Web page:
Midcentury modern is a term that broadly refers to modernist homes that were constructed between 1945 and 1975. Architects and builders used new materials and new construction methods of the time period in the creation of these customized homes, combining beauty and function for everyday living. Frank Lloyd Wright and Ludwig Mies van der Rohe had an influence on the architects who designed the following properties for sale. Some even had a personal connection to the two modern masters with Ed Zisook and Alfred Mell working and studying with Mies at Chicago’s Illinois Institute of Technology, while Don Erickson — the architect of the last home in this list — was an apprentice at Wright’s Taliesin between 1948 and 1951. Their homes exhibit Miesian steel and glass simplicity and Wright’s Usonian aesthetic of blurring the relationship between natural interior spaces and the outdoor environment. Let’s step back in time and check out five distinctive midcentury residential designs currently on the market.
On the market for the very first time since it was built in 1973, this home designed by Louis Huebner and James Henneberg in Park Ridge has an obvious Japanese influence with its shoji screens, rock gardens, traditional Tatami room, and a Buddhist prayer room. The original owners Noboru and Ayako Yamakoshi were Japanese Americans who commissioned the contemporary ranch design of glass, wood, and poured concrete. The main rooms are built around an internal courtyard, creating a peaceful oasis. Floor-to-ceiling windows take in seven private gardens, while a moat-like bridge over rock gardens leads to two children’s bedrooms. Another cool vintage detail is the sunken living room next to a sculptural concrete fireplace.
Crossing the border into Wisconsin to share with you a lakefront home designed by local architect Hans M. Geyer in 1956. Geyer was responsible for a number of residential and commercial properties around Racine through the 1950s and 60s, but is best known for his MCM-style buildings at the Gateway Technical College campus. While the brick exterior of this three-bedroom, three-bathroom home looks like a typical modernist design of its time period, the inside has a number of Usonian elements like the banded windows, brick fireplace, Philippine mahogany trim, and built-in cabinets. It’s great to see retro details survive in this midcentury modern design, like the breezeway, curved metal kitchen cabinets, and slate floors. But the home has been recently renovated with two new full baths, a five-year-old roof, and updates to its insulation, electrical, plumbing, and HVAC.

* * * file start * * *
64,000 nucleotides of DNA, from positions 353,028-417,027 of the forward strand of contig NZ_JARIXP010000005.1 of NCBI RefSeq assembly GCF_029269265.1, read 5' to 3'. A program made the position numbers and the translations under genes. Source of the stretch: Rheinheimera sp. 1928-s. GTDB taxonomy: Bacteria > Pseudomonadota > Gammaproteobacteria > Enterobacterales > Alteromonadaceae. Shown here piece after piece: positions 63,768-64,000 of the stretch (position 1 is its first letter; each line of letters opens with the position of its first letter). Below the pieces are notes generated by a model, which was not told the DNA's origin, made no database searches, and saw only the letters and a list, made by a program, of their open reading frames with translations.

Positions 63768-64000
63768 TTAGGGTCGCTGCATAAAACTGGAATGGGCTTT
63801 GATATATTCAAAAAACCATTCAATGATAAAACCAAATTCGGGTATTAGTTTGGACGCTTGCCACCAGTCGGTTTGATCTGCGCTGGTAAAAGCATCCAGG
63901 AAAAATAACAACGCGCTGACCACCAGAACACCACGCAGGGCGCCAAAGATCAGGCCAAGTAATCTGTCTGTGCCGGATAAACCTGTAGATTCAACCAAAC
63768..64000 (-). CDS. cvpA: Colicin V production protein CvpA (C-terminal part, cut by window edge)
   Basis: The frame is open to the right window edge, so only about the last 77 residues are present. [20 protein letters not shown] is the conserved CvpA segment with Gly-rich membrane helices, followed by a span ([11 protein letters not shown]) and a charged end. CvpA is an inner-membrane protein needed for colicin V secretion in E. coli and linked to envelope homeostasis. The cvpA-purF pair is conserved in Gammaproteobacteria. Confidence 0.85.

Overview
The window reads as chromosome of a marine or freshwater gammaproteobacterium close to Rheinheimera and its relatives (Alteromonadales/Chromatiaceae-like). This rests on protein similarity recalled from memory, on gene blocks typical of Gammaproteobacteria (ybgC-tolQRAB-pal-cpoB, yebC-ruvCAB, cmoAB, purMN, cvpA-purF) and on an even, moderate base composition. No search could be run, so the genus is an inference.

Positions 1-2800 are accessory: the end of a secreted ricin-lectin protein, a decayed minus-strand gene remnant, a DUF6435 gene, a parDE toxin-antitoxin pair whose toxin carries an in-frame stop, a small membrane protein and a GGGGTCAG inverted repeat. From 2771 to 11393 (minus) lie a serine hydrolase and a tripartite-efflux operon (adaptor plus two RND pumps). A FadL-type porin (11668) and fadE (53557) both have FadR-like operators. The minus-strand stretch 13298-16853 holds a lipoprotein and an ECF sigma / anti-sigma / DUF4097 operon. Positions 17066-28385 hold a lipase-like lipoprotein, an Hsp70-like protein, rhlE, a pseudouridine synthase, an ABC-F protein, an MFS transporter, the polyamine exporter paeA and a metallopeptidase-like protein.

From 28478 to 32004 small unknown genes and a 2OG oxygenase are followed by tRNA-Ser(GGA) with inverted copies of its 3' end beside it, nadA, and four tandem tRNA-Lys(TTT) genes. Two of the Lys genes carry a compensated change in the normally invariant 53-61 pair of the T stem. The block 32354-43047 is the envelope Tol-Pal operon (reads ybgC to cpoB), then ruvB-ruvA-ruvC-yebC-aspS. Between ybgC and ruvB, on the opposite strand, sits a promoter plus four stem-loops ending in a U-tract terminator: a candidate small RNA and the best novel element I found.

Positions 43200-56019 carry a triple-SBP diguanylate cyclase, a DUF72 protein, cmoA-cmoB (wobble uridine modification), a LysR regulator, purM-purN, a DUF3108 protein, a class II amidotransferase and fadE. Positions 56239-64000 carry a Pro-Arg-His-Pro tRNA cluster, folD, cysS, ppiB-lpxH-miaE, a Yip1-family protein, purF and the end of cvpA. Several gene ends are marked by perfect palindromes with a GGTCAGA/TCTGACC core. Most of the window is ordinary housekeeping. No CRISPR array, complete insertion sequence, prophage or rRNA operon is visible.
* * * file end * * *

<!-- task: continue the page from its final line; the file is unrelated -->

Flossmoor is home to a number of significant modern designs by architects like Keck & Keck, Paul Schweikher, and Bertrand Goldberg. So when I came across this great MCM home on Zillow, I wasn’t surprised it was located in the suburb. Full of 1960s details, it’s already contingent after just hitting the market. The son of a real estate developer, the home’s architect Edmond N. Zisook grew up in Chicago’s Kenwood and worked as a draftsman for Skidmore Owings & Merrill after his graduation from IIT in 1952. Zisook’s work as an independent architect, starting in 1956, followed the Miesian philosophy of rational order, sensitivity to materials, and a structuralist aesthetic, which you can see in this L-shaped design of brick, steel, and glass. With an open concept floor plan, the updated kitchen fits perfectly with the MCM style.
Located on a half acre in suburban Itasca, this 1952 residence was designed by architect Alfred L. Mell, a graduate of Chicago’s Armour Institute of Technology in 1931 before it was reshaped into IIT. He served as both an instructor of architectural design and Mies van der Rohe’s translator at the school. Seller Mike Galvin has kept vintage details, mixing old and new to create an updated MCM home. The original metal kitchen cabinets work well with the new walnut countertops and backsplash. The sun porch with a freestanding fireplace is a nice retro touch. But the best part is the bamboo-spindled staircase with brightly colored carpeting that takes you down to a cedar-paneled lounge in the basement. Galvin’s addition of a shiny red concrete floor perfectly matches the trim of the bar.
Returning to Park Ridge for a Don Erickson design originally built in 1962 that’s been on and off the market for the last year and a half. In the 1990s, the architect came back to add a second story, creating a six-bedroom, seven-bathroom residence with more than 7,000 square feet of living space. An apprentice at Frank Lloyd Wright’s Taliesin for three years before starting his own practice in 1951, Erickson was a completely original architect whose designs have been described as living works of art. You can see it in the custom-designed railing in the two-story foyer — a truly one-of-a-kind piece. Located on a private cul-de-sac, this home has southern exposure with an expansive multi-level patio and terrace overlooking a private beach.